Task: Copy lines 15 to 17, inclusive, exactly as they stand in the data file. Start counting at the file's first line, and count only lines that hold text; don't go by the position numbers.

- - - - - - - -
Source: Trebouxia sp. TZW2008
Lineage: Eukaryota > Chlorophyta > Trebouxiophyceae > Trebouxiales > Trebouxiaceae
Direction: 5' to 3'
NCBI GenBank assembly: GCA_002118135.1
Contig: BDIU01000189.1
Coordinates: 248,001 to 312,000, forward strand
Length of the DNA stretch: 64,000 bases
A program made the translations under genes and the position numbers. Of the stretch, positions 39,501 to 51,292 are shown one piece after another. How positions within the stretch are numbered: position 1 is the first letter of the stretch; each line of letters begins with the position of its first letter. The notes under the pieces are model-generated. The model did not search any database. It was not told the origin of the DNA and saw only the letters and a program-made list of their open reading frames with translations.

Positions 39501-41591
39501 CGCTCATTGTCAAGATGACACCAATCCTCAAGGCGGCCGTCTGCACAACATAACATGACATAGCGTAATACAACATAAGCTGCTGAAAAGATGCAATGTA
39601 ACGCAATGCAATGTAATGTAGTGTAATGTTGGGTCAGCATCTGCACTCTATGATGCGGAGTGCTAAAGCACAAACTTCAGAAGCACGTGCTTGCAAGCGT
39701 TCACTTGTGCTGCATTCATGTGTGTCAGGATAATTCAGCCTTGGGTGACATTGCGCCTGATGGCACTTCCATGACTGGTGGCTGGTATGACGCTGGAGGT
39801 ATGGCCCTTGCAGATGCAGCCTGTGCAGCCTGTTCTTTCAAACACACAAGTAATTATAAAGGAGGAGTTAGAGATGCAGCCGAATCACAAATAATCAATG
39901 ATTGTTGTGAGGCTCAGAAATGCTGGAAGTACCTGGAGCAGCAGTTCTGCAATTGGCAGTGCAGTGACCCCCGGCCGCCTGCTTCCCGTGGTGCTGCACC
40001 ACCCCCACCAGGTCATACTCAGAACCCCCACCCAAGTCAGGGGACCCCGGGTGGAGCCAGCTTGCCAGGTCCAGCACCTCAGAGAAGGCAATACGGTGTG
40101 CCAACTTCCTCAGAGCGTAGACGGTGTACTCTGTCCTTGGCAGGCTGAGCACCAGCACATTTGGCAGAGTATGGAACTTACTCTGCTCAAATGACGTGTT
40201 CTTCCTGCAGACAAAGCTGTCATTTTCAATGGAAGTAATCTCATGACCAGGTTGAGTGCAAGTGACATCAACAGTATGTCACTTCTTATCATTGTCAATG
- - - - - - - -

40001 ACCCCCACCAGGTCATACTCAGAACCCCCACCCAAGTCAGGGGACCCCGGGTGGAGCCAGCTTGCCAGGTCCAGCACCTCAGAGAAGGCAATACGGTGTG
40101 CCAACTTCCTCAGAGCGTAGACGGTGTACTCTGTCCTTGGCAGGCTGAGCACCAGCACATTTGGCAGAGTATGGAACTTACTCTGCTCAAATGACGTGTT
40201 CTTCCTGCAGACAAAGCTGTCATTTTCAATGGAAGTAATCTCATGACCAGGTTGAGTGCAAGTGACATCAACAGTATGTCACTTCTTATCATTGTCAATG